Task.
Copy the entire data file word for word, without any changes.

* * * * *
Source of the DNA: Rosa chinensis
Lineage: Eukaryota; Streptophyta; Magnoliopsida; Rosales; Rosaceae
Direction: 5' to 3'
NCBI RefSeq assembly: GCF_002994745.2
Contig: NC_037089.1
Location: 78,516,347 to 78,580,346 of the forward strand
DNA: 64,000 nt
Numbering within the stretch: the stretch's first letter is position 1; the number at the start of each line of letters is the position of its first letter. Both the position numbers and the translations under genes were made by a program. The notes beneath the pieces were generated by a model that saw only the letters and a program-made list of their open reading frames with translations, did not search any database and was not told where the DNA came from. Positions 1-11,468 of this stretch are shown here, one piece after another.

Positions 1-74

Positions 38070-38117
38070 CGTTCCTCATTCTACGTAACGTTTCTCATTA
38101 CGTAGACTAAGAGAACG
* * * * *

Source of the DNA: Rosa chinensis
Lineage: Eukaryota; Streptophyta; Magnoliopsida; Rosales; Rosaceae
Direction: 5' to 3'
NCBI RefSeq assembly: GCF_002994745.2
Contig: NC_037089.1
Location: 78,516,347 to 78,580,346 of the forward strand
DNA: 64,000 nt
Numbering within the stretch: the stretch's first letter is position 1; the number at the start of each line of letters is the position of its first letter. Both the position numbers and the translations under genes were made by a program. The notes beneath the pieces were generated by a model that saw only the letters and a program-made list of their open reading frames with translations, did not search any database and was not told where the DNA came from. Positions 1-11,468 of this stretch are shown here, one piece after another.

Positions 1-74

Positions 38070-38117
38070 CGTTCCTCATTCTACGTAACGTTTCTCATTA
38101 CGTAGACTAAGAGAACG